The sacramentary is a book for use by the celebrant at Mass and therefore it contains the common and proper texts and chants that he intoned, read, or sang. Other parts of the Mass can be indicated by their incipit, and frequently no musical notation is provided except for what the priest sang. By the end of the thirteenth century, the sacramentary and other books for the celebration of the Mass (the lectionary for the Mass and the gradual) had been combined into a single book, the missal. A missal combines in a single volume what had previously been separate books for the celebration of Mass, including the sacramentary, the gradual, cantatorium, and lectionary or Gospel Book and Epistolary.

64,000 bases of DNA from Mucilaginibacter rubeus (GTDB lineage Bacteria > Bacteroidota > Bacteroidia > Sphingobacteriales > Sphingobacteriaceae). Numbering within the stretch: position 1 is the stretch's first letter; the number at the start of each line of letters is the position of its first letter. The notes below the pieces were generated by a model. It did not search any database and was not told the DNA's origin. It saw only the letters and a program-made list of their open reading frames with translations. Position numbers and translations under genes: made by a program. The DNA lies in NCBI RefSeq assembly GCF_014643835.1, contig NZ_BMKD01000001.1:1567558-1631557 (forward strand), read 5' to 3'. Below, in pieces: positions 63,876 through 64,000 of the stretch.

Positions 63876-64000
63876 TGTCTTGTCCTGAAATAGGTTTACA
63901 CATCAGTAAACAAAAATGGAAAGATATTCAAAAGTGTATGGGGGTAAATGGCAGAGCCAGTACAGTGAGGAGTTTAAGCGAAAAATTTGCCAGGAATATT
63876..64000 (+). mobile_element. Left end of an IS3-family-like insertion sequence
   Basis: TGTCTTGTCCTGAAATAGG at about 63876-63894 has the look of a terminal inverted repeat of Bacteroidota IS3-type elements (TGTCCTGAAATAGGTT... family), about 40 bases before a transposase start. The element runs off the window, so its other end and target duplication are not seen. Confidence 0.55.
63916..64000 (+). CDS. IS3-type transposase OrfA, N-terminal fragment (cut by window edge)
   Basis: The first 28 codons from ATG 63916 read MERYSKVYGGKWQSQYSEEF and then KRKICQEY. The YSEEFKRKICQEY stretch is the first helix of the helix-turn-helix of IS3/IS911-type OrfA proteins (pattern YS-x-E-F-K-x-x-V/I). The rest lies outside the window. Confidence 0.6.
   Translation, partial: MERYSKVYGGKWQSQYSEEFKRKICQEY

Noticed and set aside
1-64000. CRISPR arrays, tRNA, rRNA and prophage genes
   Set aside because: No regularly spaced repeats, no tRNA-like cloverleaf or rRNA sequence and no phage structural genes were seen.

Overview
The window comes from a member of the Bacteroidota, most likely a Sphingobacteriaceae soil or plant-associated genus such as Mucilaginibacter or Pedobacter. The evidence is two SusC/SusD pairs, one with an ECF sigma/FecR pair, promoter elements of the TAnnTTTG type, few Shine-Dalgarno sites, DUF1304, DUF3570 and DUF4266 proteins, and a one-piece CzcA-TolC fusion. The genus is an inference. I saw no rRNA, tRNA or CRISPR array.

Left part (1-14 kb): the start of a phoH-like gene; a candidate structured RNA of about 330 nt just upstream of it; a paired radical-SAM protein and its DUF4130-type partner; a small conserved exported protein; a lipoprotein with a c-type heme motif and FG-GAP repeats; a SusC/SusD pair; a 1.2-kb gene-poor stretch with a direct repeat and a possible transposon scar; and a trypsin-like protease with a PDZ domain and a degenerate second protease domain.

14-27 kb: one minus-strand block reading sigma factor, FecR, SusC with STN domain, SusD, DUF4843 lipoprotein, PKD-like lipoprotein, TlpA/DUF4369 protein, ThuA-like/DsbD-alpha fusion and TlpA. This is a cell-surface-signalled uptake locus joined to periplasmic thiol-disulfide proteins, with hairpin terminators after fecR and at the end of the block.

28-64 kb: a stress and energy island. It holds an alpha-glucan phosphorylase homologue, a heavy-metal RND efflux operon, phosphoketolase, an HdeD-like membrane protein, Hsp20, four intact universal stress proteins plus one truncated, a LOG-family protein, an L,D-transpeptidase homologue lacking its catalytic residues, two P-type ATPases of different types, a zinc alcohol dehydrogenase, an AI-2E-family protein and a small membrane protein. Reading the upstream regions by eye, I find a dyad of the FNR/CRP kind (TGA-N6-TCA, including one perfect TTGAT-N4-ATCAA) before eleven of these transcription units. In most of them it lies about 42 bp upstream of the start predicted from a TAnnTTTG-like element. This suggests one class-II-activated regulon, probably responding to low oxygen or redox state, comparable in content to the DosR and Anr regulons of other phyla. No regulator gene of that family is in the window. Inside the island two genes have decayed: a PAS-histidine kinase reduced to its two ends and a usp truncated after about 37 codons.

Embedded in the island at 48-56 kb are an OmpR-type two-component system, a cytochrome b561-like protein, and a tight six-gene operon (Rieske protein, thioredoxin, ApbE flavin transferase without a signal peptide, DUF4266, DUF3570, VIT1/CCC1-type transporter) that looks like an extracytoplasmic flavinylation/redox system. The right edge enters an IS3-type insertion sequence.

Christianity, as many other religions, relies on the Word, a written text - in this case, the Bible. Reading the Bible, therefore, is the focus of the first part of the Mass. During the Middle Ages, the passages excerpted varied in number and selection; the list of readings sometimes even provides hints as to the origin of a given missal. In the Ambrosian rite, for example, as still celebrated in the diocese of Milan, there are three readings at Mass (including one that could be from a saint’s life); much more common were two readings, one from the Epistles, read by the subdeacon, and one from the Gospels, read by the deacon. Gospel lectionaries are easily recognized by the words that introduce each passage, “In illo tempore . . .”, “At that time . . ..” Since books were expensive, a cleric might simply annotate the margins of his copy of the Bible with the days for certain readings, rather than buy a separate lectionary for the Mass.